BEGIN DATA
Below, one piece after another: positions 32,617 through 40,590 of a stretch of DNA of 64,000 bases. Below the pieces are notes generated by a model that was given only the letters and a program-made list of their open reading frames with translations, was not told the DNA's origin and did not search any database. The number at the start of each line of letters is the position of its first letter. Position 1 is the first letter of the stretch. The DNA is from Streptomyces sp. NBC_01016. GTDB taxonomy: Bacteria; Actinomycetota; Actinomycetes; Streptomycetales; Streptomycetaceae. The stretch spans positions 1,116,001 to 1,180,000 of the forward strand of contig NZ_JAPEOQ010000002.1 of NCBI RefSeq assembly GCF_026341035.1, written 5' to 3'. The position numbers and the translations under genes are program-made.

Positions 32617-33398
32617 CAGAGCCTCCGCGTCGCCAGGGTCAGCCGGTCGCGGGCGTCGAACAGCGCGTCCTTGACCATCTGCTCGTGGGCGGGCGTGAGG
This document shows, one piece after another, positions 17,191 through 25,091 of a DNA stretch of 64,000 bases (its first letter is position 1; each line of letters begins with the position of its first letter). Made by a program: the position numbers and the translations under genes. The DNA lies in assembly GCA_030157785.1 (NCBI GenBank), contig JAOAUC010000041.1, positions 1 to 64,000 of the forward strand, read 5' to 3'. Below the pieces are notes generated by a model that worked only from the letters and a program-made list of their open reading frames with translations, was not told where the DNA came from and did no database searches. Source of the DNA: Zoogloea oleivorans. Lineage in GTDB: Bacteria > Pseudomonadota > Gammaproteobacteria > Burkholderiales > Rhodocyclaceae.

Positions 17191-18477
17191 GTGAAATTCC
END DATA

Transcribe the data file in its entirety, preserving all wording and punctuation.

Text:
Below, one piece after another: positions 32,617 through 40,590 of a stretch of DNA of 64,000 bases. Below the pieces are notes generated by a model that was given only the letters and a program-made list of their open reading frames with translations, was not told the DNA's origin and did not search any database. The number at the start of each line of letters is the position of its first letter. Position 1 is the first letter of the stretch. The DNA is from Streptomyces sp. NBC_01016. GTDB taxonomy: Bacteria; Actinomycetota; Actinomycetes; Streptomycetales; Streptomycetaceae. The stretch spans positions 1,116,001 to 1,180,000 of the forward strand of contig NZ_JAPEOQ010000002.1 of NCBI RefSeq assembly GCF_026341035.1, written 5' to 3'. The position numbers and the translations under genes are program-made.

Positions 32617-33398
32617 CAGAGCCTCCGCGTCGCCAGGGTCAGCCGGTCGCGGGCGTCGAACAGCGCGTCCTTGACCATCTGCTCGTGGGCGGGCGTGAGG
This document shows, one piece after another, positions 17,191 through 25,091 of a DNA stretch of 64,000 bases (its first letter is position 1; each line of letters begins with the position of its first letter). Made by a program: the position numbers and the translations under genes. The DNA lies in assembly GCA_030157785.1 (NCBI GenBank), contig JAOAUC010000041.1, positions 1 to 64,000 of the forward strand, read 5' to 3'. Below the pieces are notes generated by a model that worked only from the letters and a program-made list of their open reading frames with translations, was not told where the DNA came from and did no database searches. Source of the DNA: Zoogloea oleivorans. Lineage in GTDB: Bacteria > Pseudomonadota > Gammaproteobacteria > Burkholderiales > Rhodocyclaceae.

Positions 17191-18477
17191 GTGAAATTCC